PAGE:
Summertime Food Safety By: Zai Estabillo Blogger and Food Enthusiast
Summertime Food Safety â€˘ Outdoor bonding is a way of sharing and making memories. Summer is one of the best times to do this by having a barbecue or a picnic.
• If there’s one thing to prepare for during these moments, it’s food safety. There is a larger chance of foodborne illness in the summer die to bacteria multiplying faster in hotter temperatures, especially between 90°F to 110°F.
â€˘ Cooking outside without the normal provisions of a regular kitchen also contributes as a factor.
Here are Five Steps to Keep Food Safe this Summer
Wash Hands Properly â€˘ The correct procedure is washing hands with warm soapy water for at least20 seconds before and after handling food. Clean all surfaces and utensils before serving food. If water will not be available, bring some in a container or pack moist towelettes.
Separate Raw Meats, Seafood, and Eggs from Ready-to-Eat Foods â€˘ Have different containers for raw meats, produce and ready-to-eat food to prevent raw juices from coming into contact with others. Also use different chopping boards, utensils and serving plates for each.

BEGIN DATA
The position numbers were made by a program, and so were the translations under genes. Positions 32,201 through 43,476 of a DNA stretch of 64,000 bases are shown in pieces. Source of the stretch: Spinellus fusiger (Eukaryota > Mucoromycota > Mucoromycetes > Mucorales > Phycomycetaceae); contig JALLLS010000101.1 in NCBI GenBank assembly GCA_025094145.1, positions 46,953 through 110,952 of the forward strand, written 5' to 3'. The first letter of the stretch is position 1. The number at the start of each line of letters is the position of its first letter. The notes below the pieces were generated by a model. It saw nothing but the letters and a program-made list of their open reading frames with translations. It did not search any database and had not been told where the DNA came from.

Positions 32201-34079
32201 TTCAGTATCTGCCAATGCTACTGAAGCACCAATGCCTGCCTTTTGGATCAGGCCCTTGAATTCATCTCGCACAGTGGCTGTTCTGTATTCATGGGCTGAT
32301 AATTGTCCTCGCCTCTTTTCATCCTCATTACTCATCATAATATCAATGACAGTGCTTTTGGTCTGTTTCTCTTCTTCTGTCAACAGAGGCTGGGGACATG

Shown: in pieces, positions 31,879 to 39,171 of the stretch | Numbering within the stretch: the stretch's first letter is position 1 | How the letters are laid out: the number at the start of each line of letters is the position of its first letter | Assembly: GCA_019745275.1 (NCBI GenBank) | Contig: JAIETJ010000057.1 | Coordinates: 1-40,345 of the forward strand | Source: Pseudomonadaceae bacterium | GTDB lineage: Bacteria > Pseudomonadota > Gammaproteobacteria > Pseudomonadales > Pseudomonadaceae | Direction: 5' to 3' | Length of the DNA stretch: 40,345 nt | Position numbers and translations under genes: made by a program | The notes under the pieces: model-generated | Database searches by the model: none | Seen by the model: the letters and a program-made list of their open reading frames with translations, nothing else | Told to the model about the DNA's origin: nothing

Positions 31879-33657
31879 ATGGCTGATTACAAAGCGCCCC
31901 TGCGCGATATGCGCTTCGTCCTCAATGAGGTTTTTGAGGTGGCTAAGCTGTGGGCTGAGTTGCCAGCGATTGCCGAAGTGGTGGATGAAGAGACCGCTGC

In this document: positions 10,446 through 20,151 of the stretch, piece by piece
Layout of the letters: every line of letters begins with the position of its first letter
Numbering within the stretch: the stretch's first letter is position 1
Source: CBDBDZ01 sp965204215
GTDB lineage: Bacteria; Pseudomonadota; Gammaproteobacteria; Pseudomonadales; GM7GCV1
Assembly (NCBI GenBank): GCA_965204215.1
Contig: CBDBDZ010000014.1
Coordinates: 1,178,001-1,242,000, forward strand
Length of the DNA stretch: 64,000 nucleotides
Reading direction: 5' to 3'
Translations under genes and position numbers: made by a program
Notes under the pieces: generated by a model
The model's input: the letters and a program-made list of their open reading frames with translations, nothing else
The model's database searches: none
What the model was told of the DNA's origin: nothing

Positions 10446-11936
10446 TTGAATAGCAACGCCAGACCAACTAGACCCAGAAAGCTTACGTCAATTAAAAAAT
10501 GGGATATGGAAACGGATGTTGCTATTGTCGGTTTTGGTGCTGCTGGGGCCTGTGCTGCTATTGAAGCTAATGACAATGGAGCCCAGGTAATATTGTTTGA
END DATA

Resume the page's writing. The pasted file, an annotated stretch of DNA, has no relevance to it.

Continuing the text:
Use a Food Thermometer • When food reached a safe internal temperature, bacteria get killed. According FightBac, Hamburgers should be cooked to 160 ºF. Large cuts of beef such as roasts and steaks may be cooked to 145 ºF for medium rare or to 160 ºF for medium. Poultry must reach a temperature of 165 °F and fish should be opaque and flake easily. Always pack a food thermometer.
Remember the Two Hour and One Hour Rule â€˘ Food that has been left outdoors for two hours may be contaminated already. If the temperature outside is at 90Â°F or more, food should only be left out for one hour. Restaurants and food handlers in Texas must also be prepared especially in their outdoor food events.
What to do with Leftovers? • USDA Food Safety and Inspection Service said in a podcast that “Perishable leftovers will be safe if kept on ice. If they are out of refrigeration for more than two hours or there’s not enough ice to keep the leftovers at forty degrees Fahrenheit or below, discard them.”